A recipe from my worn out copy of Jeff Smith's The Frugal Gourmet Cooks 3 Ancient Cuisines. With this recipe, which I adapted from a soup to pot stickers, you have the choice of steaming or pan frying the dumplings. Dim sum (also known more commonly as gyoza) wrappers are shaped like wonton wrappers except they are round not square. The wrappers can be found at any Asian market and many grocery chains. We always serve the dim sum with both a sweet dipping sauce, (usually a purchased plum sauce) and a salty dipping sauce. You can also use freshly made dim sum wrappers, but as I am not to that confidence level in Asian cooking I will leave that to the culinary experts. In the meantime I will take itty-bitty baby steps when it comes to cooking Asian food.
- 60 gyoza skins (dim sum wrappers)
- water or broth, for sealing and steaming
- cornstarch, for sealing
- peanut oil (for frying)
- 1 lb ground chicken (read *NOTE) or 1 lb ground lean pork (read *NOTE)
- 2 tablespoons tamari
- 1 tablespoon sherry wine or 1 tablespoon rice wine
- 1⁄2 teaspoon sugar
- 2 -3 green onions, sliced thinly
- 1 teaspoon freshly grated ginger
- 2 garlic cloves, finely minced
- 1 carrot, peeled and minced
- 1 teaspoon regular sesame oil
- 1 egg, slightly beaten
- 1 tablespoon cornstarch
- 1⁄4 cup tamari
- 1⁄4 cup rice vinegar
- 1⁄2 teaspoon freshly grated ginger
- 1⁄2 teaspoon toasted sesame oil
- 3 slices green onions
- *NOTE: the original recipe specified ground lean pork. Either type of meat will work. However, we prefer equal parts of both ground chicken and ground pork.
- DIPPING SAUCE: In a small non-reactive bowl combine the dipping sauce and set aside to marinate. Best prepared several hours in advance.
- MEAT FILLING: In a large bowl combine the filling ingredients. Cover and refrigerate at least 1 hour.
- To make a simple paste for sealing the wrappers, in another small bowl combine a few tablespoons of water and roughly 1 teaspoon cornstarch. Stir to blend. Place about 3/4 tablespoon of the meat mixture on one dim sum wrapper. Using your fingers or a pastry brush, add a little bit of the water/cornstarch mixture to the edge of the wrapper. Fold over the wet edges so they meet and they should look like mini-turnovers. Be sure edges are sealed firmly so that the dim sum do not fall apart during cooking.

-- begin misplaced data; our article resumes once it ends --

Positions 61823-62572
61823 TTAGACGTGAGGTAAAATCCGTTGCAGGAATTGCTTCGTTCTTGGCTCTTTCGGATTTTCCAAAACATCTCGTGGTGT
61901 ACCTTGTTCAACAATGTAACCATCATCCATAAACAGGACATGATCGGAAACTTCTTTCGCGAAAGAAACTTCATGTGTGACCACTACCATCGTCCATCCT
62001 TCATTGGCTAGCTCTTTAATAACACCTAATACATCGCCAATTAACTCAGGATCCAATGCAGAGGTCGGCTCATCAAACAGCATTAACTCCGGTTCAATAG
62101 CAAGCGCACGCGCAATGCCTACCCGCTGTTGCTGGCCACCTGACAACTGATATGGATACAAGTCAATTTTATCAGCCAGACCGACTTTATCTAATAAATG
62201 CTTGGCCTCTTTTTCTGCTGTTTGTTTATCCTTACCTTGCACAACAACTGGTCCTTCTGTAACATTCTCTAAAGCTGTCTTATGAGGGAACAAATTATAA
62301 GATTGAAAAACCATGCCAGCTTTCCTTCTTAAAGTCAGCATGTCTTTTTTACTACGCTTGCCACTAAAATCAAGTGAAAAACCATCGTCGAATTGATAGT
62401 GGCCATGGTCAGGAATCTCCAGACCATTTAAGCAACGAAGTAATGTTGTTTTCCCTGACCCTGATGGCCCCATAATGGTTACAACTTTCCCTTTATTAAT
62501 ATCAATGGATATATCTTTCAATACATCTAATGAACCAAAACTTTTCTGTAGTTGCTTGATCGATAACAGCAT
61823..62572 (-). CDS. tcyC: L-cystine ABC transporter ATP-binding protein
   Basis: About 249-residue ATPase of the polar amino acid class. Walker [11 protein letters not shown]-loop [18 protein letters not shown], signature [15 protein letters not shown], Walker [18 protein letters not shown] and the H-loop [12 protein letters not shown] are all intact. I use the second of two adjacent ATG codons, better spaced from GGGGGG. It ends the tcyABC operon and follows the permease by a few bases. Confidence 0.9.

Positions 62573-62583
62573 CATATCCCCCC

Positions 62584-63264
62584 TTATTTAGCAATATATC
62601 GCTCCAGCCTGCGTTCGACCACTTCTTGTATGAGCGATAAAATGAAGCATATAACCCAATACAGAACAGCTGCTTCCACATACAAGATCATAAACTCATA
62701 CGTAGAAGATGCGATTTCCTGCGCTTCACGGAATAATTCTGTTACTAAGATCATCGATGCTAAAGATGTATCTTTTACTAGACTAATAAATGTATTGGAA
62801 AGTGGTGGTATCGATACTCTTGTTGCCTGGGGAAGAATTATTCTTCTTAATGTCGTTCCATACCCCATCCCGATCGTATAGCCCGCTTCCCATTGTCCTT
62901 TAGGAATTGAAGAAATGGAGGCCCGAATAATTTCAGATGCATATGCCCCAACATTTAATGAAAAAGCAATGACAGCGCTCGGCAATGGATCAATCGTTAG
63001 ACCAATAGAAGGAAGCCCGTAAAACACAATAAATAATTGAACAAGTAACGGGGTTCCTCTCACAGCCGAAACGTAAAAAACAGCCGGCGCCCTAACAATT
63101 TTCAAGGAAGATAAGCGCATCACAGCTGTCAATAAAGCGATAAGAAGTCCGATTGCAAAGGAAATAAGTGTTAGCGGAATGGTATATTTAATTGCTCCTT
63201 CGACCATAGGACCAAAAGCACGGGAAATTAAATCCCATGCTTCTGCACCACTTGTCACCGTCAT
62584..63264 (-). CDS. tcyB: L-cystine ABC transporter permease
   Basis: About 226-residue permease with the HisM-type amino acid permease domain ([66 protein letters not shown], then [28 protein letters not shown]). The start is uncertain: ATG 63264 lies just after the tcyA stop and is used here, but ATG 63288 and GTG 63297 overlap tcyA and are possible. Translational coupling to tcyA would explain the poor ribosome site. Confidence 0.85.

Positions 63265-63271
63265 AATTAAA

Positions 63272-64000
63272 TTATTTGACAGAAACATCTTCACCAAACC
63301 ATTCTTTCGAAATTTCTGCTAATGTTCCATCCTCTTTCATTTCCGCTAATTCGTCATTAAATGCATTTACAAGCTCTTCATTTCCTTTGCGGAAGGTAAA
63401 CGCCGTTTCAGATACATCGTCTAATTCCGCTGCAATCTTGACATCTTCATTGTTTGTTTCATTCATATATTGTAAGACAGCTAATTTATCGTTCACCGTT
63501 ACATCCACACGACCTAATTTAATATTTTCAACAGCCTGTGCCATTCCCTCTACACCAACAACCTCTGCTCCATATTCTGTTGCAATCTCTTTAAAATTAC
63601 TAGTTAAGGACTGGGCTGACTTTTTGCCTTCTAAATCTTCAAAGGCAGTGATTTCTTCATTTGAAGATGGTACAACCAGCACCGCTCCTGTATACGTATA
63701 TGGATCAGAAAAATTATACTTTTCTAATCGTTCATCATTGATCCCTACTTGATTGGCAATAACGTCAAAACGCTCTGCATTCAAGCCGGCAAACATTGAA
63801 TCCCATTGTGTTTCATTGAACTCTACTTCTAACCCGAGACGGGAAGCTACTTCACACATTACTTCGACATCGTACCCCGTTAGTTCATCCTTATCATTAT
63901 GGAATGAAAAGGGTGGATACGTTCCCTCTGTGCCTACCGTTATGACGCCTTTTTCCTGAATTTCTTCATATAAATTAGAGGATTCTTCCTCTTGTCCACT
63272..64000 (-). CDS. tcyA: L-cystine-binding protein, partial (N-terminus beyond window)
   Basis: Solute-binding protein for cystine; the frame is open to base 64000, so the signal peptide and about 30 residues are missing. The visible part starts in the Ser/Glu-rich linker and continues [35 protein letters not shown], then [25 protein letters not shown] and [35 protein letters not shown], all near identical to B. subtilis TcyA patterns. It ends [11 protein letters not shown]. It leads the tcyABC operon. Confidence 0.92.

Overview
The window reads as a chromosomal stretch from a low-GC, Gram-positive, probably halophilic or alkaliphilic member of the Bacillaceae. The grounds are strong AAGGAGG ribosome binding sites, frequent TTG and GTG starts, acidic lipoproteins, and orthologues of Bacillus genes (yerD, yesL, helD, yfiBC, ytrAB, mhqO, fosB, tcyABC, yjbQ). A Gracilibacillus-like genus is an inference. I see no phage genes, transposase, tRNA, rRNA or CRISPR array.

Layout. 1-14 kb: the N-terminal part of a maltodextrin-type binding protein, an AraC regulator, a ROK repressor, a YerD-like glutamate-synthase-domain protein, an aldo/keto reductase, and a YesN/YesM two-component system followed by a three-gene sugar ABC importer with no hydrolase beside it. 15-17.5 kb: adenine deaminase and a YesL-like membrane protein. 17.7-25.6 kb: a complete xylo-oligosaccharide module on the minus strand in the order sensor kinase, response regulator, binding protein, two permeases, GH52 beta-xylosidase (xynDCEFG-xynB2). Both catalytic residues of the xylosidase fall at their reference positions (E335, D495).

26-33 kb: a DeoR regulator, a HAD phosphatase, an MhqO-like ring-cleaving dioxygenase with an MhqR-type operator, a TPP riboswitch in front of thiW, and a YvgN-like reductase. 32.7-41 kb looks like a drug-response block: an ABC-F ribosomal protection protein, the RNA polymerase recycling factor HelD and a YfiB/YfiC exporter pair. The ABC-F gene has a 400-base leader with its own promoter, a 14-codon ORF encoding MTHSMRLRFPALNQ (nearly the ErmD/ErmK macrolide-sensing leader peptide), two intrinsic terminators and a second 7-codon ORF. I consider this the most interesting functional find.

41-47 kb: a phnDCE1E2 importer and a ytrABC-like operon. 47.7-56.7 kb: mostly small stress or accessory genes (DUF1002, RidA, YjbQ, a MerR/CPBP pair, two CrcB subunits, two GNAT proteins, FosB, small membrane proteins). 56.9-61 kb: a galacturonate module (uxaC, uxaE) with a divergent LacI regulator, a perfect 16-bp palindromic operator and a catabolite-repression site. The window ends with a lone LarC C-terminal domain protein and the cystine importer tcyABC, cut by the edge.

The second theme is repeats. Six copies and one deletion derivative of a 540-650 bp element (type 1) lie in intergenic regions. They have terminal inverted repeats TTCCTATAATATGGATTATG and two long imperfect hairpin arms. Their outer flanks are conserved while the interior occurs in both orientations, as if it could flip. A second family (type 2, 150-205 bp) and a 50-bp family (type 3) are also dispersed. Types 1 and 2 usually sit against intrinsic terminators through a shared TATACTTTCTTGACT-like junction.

- (If you own a dim sum wrapper maker use that. If you don't own one, considering investing in a dim sum wrapper. They are inexpensive and come in very handy! A small turnover maker will also work.).
- Place the filled dim sum singly on parchment or waxed paper lined cookie sheet. Fill all the dim sum wrappers.
- FRYING THE DIM SUM: In large saute pan, on medium-high heat the peanut oil, approximately 1 tablespoon. Add the dim sum in batches, DO NOT crowd, and fry until golden on both sides, about 5 minutes.
- Once golden, add 1/4 cup of broth or water, cover pan and bring to boil. Reduce heat to simmer and cook for about 20 minutes or until liquid is evaporated and dim sum are tender but not gummy . Serve immediately.
- STEAMING THE DIM SUM: Place a large bamboo steamer inside a large stock pot. Fill with water so that the water does not exceed the bottom of the first level or tier of the steamer basket. Lightly oil the inside of the bamboo steamer basket so that the gyoza do not stick. Arrange the dim sum singly in the bamboo steamer, cover and bring water to boil. FYI- Don't put the cover on the stock pot, only the bamboo steamer.
- Reduce heat to low-medium and cook for about 20 minutes or until dim sum are tender but not gummy. Make sure the water does not evaporate, checking periodically and adding more if necessary. Serve hot.
- Serve the dim sum with your favorite dipping sauces.
- Yield is estimated.
- The meat mixture can be prepared in advance and frozen until ready to use. Any leftover meat mixture can also be placed in the freezer for later use.
Loved these! I did have to add a tbsp of fast dissolving sugar to the dipping sauce for DH but that is just him. Will definitely make these gems over and over again. Made for Culinary Quest 2014.
I made a 1/2 recipe of this to be a part of a Chinese tasting tables, and these dumplings were loved by all! They were very easy to make and the seasonings were 'just right' - nothing overwhelmed. My first time using tamari - I like the lighter, less salty taste a lot. Thanks.
Wow-these were so tender and full of flavor. I usually make them with pork but I wanted to try the chicken-my new favorite recipe for steamed pot stickers! Made for CC 2014.